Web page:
Improved access to advanced services capabilities of the Cisco ISRs: By integrating the cable HWIC, both cable operators and business customers can use Cisco routers' advanced services capabilities such as voice, video, wireless, security, multicast, and Multiprotocol Label Switching (MPLS).

Ease of management: Integration of the cable interface saves space and makes the deployment, management, and maintenance of equipment much easier. A cable operator can choose just to manage the cable WAN connection or both the cable WAN connection and the host router. Likewise, a business can integrate the cable modem and still choose what level of support and control to have over the host router. It also reduces the probability of opportunistic theft.

Improved availability: In addition to the enhanced failover capability, Cisco ISRs have many high-availability features, including optional redundant power supplies (Cisco 2811 Integrated Services Router and above) and removable fan trays (Cisco 3800 Series only). Additionally, all the components of the ISRs are designed and tested to help ensure they meet true business-class availability requirements and will provide a higher degree of availability than consumer-grade devices.

Q. What are the product numbers for the cable HWIC?
A. There are two product SKUs:



Q. What is the difference between HWIC-CABLE-D-2 and HWIC-CABLE-E/J-2?
A. HWIC-CABLE-D-2 is designed to comply with the DOCSIS 2.0 specification and can be used in the United States and Europe. HWIC-CABLE-E/J-2 is designed to meet the European and Japanese DOCSIS 2.0 specification and can be used in Europe and Japan.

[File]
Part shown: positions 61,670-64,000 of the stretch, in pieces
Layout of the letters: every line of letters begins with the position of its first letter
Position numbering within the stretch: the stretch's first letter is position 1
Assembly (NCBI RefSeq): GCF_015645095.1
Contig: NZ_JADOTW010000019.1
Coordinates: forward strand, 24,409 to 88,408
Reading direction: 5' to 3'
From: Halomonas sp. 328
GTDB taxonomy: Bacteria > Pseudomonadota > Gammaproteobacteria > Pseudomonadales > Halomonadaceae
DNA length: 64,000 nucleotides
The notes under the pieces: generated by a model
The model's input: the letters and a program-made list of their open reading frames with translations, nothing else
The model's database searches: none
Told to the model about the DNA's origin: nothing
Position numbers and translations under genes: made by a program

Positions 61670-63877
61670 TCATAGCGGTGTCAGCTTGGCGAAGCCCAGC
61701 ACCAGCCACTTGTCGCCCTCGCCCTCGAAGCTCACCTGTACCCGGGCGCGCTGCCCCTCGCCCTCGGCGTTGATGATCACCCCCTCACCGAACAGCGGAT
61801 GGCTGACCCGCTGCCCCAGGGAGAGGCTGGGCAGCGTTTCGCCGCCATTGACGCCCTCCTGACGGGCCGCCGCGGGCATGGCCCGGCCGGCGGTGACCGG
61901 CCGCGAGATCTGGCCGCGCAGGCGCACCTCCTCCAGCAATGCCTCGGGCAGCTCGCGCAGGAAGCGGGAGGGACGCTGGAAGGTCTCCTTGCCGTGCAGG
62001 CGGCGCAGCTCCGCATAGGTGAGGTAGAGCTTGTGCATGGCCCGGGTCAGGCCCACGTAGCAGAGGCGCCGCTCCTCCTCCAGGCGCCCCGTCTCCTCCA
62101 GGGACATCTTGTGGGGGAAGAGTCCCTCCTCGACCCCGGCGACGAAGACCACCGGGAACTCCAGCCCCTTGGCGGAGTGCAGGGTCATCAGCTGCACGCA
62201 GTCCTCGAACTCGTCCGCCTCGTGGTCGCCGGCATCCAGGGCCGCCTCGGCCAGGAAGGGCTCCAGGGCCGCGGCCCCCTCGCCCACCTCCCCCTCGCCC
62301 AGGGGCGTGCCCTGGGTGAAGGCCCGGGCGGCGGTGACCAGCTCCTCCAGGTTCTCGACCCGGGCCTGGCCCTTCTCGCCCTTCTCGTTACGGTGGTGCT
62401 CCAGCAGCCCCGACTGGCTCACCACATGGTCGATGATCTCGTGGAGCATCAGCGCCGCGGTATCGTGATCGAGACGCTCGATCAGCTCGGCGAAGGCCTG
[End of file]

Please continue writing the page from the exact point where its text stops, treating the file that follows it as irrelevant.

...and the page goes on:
Q. What are the downstream/upstream bandwidth and frequency range for DOCSIS, Euro-DOCSIS, and J-DOCSIS?
A. Table 1 shows the downstream/upstream bandwidth and frequency range for DOCSIS, Euro-DOCSIS, and J-DOCSIS.

Table 1. Cable Channel Bandwidth and Frequency Range





Downstream Bandwidth

6 MHz

8 MHz

6 MHz

Downstream Frequency Range

91-857 MHz (center)

112-858 MHz (center)

75-860 MHz (center)

90-860 MHz implemented

Upstream Bandwidth

TDMA (200, 400, 800, 1600, 3200, and 6400 kHz) S-CDMA (1600, 3200, and 6400 kHz)

Upstream Frequency Range

5-42 MHz

5-65 MHz

10-55 MHz

Q. Is the cable HWIC compatible with DOCSIS 1.0, 1.1, and 2.0?
A. Yes. The cable HWIC is based on the DOCSIS 2.0 standards and is designed to be backward compatible with DOCSIS 1.1 and 1.0.